Our top 10 highlights
The Middle East conjures images of orange-hued deserts lit by a hazy sunrise and ancient cities stowing long-lost treasures; that’s exactly what it delivers. If you’re into history, then the Middle East will feel a lot like Aladdin’s cave, no other region in the world has as much to offer when it comes to archaeological discoveries, historical gems and religious locales. With so many to choose from, we’ve shortlisted our top 10 highlights to get you excited to explore this sensational region, all of which you can experience on our 25-day Egypt, Jordan & Israel Explored tour.
1. Petra, Jordan
Long hidden among the wind-hewn cliffs and gorges of the desert, Petra is one of the world’s most treasured UNESCO World Heritage sites. A wealthy Nabataean city in the 3rd century CE, it was lost to the world for 500 years, and those years of abandonment have lent it the air of mystery that makes it so alluring. Tucked away in a sandstone escarpment, the facades of this great ancient city still bear the echoes of their once ornate carvings and seeing it lit by candlelight as you explore by night is unforgettable.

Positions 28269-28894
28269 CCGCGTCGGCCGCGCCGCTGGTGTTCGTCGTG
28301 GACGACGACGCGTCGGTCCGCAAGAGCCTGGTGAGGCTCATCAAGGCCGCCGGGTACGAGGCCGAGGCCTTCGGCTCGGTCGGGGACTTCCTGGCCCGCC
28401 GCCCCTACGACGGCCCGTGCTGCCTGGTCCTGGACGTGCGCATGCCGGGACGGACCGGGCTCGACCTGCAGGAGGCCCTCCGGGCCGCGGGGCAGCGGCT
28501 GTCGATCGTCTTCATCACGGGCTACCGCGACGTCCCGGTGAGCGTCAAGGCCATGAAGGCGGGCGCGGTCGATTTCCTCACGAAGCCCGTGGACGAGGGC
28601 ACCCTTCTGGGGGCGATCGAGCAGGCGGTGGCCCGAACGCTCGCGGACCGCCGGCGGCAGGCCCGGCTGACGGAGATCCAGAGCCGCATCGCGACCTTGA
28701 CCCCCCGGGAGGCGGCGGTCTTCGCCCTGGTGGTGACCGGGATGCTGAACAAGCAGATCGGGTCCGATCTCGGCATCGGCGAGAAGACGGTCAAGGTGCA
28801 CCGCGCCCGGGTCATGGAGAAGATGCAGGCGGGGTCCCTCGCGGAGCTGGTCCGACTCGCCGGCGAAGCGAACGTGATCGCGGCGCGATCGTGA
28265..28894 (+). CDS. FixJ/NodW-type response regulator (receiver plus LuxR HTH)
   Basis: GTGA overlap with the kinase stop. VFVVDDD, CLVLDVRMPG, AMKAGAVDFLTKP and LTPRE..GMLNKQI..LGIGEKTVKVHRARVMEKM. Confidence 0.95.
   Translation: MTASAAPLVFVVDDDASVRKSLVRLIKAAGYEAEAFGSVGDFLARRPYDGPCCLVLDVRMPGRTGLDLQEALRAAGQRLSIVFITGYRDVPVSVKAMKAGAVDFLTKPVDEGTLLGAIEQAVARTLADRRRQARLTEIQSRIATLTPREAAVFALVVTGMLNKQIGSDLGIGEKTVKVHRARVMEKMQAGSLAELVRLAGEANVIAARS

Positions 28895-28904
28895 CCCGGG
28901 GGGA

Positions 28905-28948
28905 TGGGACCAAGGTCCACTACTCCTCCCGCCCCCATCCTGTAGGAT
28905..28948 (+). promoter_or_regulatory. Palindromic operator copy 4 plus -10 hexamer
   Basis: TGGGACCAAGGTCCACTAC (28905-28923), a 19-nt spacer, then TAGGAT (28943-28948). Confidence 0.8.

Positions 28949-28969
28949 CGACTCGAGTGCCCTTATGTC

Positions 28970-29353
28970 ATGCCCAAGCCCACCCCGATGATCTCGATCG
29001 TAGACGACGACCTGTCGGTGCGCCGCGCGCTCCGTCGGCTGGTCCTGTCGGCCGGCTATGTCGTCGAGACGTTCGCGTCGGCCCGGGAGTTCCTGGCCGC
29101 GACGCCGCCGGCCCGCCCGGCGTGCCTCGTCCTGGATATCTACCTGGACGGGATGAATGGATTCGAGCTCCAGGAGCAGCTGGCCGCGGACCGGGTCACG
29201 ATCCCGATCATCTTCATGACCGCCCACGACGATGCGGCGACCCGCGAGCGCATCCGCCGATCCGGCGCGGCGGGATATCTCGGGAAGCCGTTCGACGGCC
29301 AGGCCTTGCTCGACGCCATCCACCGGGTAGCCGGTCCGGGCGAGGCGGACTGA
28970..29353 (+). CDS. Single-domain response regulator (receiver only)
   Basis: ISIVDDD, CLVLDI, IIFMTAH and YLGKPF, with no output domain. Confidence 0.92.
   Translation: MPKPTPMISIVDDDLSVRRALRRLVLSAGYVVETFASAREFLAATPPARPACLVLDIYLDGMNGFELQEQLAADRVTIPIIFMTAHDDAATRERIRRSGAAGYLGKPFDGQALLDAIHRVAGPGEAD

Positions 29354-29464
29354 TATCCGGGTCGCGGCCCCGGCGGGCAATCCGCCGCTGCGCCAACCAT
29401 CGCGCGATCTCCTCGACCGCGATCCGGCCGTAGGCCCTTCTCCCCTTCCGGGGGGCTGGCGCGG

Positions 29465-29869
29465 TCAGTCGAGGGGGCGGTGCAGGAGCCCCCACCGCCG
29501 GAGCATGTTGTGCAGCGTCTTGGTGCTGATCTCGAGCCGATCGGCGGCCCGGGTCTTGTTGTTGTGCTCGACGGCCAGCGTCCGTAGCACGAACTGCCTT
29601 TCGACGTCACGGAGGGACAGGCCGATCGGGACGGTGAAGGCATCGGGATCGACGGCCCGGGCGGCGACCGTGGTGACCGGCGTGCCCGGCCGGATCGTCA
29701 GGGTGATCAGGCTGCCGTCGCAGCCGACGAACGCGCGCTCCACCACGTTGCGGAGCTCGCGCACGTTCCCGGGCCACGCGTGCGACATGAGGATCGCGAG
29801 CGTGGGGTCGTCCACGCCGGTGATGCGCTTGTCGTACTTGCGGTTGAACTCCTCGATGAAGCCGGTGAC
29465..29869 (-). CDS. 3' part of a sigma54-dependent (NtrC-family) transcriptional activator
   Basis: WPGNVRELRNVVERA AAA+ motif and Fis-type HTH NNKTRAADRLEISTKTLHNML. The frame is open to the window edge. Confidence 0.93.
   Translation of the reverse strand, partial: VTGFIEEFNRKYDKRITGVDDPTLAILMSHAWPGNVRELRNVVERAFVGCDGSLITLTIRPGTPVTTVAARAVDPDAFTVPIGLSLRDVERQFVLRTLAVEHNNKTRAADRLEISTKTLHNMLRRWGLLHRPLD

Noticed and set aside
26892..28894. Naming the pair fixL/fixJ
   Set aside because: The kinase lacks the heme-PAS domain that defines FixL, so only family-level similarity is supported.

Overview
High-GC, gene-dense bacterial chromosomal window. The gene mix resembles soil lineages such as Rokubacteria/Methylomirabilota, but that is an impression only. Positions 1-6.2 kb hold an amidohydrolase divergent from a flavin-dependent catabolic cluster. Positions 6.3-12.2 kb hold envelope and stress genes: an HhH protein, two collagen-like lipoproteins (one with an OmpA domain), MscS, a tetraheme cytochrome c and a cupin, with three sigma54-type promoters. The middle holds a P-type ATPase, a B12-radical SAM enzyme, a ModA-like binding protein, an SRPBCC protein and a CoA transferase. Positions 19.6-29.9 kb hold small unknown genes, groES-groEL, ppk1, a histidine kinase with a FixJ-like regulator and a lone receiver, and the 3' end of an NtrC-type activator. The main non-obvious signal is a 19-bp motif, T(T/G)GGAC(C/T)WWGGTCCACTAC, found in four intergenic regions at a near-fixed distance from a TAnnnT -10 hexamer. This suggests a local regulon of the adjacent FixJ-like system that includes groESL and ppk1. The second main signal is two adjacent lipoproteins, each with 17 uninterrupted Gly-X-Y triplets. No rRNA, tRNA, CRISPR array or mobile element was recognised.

2. Karnak Temple, Egypt
Constructed over 2,000 years and built to mark the birthplace of Amun-Ra, the greatest of all Egyptian gods, Karnak Temple is the second-largest ancient religious site in the world after Cambodia’s Angkor complex. The complex was expanded by each ruling Pharoah aiming to outdo the last. Here, you can see centuries of evolving architectural styles – it is often referred to as ‘the great historical document in stone’. What was once a place of pilgrimage, exploring this monumental temple certainly makes you feel like you are in the presence of gods, and no more so than the Great Hypostyle Hall with its 134 richly decorated, towering columns.
3. Holy City of Jerusalem
Considered by many to be the world’s most holy city, Jerusalem has been an object of desire for Christian, Muslim and Jewish people for centuries. Its sacred old town in the east is alive with atmosphere, and here, pilgrims flood into the walled city to pray at the ancient Western Wall. In the centre of the Temple Mount area, the magnificent gold-topped Dome of the Rock sits proudly with its gorgeous Islamic tile work for all to see.